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After Trump’s tariff move, will a trade war follow?

USC experts weigh in on what may come next and what was behind the controversial decision

Steel beams, with analysis of Trump steel tariff
President Donald Trump cited national security as the reason to impose tariffs on steel and aluminum imports. (Photo/Les Chatfield)

President Donald Trump’s move today to impose new tariffs on imports of steel and aluminum excludes Canada – the leading source of American steel – and Mexico, but affects other trade partners such as China. What happens if a trade war ensues?

“The lesson of the 1930s was that nobody wins trade wars,” said Jonathan Aronson, a professor at the USC Annenberg School for Communication and Journalism and the USC Dornsife College of Letters, Arts and Sciences.

“Everybody is hurt and the damage can spill over to political relationships,” said Aronson, an expert on international trade, trade barriers including tariffs and non-tariffs, the North American Free Trade Agreement and the Trans-Pacific Partnership.

Trump steel tariffs justified?

Greg Autry, an assistant professor at the USC Marshall School of Business and an expert in trade and China policy, said there are good reasons for Trump to have imposed the tariffs.

China’s aggressive steps to erode America’s steelmaking industry have long had troubling repercussions for national security, he wrote in a Washington Examiner article.

It’s simply not a tolerable or safe position for the U.S.

Greg Autry

“It’s simply not a tolerable or safe position for the U.S.,” Autry wrote.

National security is precisely the reason cited by Trump in issuing the tariff order.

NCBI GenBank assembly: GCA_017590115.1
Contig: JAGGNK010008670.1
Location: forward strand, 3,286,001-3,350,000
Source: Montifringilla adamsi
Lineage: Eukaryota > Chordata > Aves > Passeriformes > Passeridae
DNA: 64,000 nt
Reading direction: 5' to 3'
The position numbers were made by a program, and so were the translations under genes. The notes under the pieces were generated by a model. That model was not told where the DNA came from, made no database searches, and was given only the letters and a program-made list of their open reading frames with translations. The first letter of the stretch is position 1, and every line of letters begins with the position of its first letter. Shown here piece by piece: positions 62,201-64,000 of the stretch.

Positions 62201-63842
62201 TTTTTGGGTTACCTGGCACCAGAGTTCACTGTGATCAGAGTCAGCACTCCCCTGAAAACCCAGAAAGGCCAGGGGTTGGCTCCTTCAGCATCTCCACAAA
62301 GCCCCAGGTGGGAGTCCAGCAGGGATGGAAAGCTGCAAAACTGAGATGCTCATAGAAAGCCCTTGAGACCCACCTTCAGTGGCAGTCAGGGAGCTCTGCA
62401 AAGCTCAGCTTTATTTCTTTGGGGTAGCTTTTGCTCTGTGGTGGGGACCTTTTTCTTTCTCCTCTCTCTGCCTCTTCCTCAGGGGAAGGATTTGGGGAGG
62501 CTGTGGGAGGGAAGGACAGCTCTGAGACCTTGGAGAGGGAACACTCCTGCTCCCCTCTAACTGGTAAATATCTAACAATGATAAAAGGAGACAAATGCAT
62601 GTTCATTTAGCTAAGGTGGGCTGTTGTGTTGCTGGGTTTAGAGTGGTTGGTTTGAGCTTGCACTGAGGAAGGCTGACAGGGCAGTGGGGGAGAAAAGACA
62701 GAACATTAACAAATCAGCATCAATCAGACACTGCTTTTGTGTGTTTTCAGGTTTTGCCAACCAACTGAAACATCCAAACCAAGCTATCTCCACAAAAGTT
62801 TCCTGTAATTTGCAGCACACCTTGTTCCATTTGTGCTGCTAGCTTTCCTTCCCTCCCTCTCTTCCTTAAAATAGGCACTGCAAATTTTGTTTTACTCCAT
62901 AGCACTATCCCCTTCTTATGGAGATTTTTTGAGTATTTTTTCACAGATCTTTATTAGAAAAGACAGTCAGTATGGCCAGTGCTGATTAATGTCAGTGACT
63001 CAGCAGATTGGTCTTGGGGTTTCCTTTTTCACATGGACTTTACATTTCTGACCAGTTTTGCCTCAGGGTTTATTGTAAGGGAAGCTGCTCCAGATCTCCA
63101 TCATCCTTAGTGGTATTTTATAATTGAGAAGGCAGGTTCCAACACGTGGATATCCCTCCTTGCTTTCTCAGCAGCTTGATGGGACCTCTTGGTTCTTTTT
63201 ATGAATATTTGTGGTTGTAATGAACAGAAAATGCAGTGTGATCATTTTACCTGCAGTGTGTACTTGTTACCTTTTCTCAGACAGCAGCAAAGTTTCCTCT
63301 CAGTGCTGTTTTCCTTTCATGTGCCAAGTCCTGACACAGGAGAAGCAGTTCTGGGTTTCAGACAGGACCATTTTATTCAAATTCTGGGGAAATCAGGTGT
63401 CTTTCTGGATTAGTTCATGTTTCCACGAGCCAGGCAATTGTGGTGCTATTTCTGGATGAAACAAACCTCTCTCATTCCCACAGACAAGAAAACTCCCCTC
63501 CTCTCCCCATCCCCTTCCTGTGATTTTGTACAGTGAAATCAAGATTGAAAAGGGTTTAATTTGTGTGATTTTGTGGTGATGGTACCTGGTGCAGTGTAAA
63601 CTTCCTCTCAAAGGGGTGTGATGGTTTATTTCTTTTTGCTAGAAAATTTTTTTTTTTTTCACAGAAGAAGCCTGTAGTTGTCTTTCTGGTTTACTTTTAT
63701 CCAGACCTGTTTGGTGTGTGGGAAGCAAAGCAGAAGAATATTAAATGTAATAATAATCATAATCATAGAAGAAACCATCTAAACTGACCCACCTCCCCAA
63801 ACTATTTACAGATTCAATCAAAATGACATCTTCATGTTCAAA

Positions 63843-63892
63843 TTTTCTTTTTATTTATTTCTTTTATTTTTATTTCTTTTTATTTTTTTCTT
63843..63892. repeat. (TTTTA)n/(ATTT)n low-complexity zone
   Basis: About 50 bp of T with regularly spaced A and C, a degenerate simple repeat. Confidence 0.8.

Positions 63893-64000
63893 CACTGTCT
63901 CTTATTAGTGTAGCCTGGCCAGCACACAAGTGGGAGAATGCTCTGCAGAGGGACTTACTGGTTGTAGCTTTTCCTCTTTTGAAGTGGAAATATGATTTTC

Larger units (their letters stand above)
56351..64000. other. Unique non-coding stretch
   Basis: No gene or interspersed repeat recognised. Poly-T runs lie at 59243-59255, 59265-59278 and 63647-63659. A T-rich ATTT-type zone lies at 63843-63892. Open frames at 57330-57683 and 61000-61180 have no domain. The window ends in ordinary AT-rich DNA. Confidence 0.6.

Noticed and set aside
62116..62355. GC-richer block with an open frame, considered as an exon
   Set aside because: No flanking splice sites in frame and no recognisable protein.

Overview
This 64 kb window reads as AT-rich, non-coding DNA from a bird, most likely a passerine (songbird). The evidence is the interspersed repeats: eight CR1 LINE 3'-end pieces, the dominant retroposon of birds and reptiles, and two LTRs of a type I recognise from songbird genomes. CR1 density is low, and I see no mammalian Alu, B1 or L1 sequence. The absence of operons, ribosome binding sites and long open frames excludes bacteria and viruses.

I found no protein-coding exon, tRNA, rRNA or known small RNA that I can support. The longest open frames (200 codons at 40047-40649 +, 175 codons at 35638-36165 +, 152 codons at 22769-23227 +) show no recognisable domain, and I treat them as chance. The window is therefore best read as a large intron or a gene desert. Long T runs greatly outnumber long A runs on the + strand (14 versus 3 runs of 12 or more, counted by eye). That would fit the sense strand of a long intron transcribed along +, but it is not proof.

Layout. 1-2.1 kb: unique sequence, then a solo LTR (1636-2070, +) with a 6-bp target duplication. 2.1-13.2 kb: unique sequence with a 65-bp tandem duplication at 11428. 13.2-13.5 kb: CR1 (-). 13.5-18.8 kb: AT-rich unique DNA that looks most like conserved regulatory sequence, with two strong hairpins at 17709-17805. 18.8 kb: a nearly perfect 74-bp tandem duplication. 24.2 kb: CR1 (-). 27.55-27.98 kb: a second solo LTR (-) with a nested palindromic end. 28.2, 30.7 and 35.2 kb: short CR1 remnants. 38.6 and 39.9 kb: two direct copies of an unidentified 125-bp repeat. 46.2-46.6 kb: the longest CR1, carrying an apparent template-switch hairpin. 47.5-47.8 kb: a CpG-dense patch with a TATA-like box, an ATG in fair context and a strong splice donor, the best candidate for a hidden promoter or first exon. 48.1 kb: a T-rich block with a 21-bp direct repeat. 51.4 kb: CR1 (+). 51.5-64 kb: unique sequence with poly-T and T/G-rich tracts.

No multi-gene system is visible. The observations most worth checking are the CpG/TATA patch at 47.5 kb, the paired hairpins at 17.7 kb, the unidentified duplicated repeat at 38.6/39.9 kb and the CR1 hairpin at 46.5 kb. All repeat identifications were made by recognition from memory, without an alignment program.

“The president has the authority to impose these tariffs under an old, rarely used trade law, enacted in 1962, on imports that the president deems to be a threat to national security — in this case, imports of steel and aluminum,” said Brian Peck, an adjunct professor and director of the Transnational Law and Business Center at the USC Gould School of Law.

Politics and Trump steel tariffs

But if previous presidential trade decisions are an indicator, the president’s political goals likely played a pivotal role in the decision, said Provost Professor Jeffery A. Jenkins of the USC Price School of Public Policy.

In examining presidents’ unilateral trade adjustments between 1986 and 2006, Jenkins and colleagues found that tariffs were imposed to support the presidents’ own electoral coalition, not to support members of their own party in Congress.

“The current disagreement between President Trump and Republicans in Congress — led by House Speaker Paul Ryan — on tariffs is not surprising,” Jenkins said. “It is in keeping with long-standing differences in electoral incentives that the president and his co-partisans in Congress face on tariff policy.”

 

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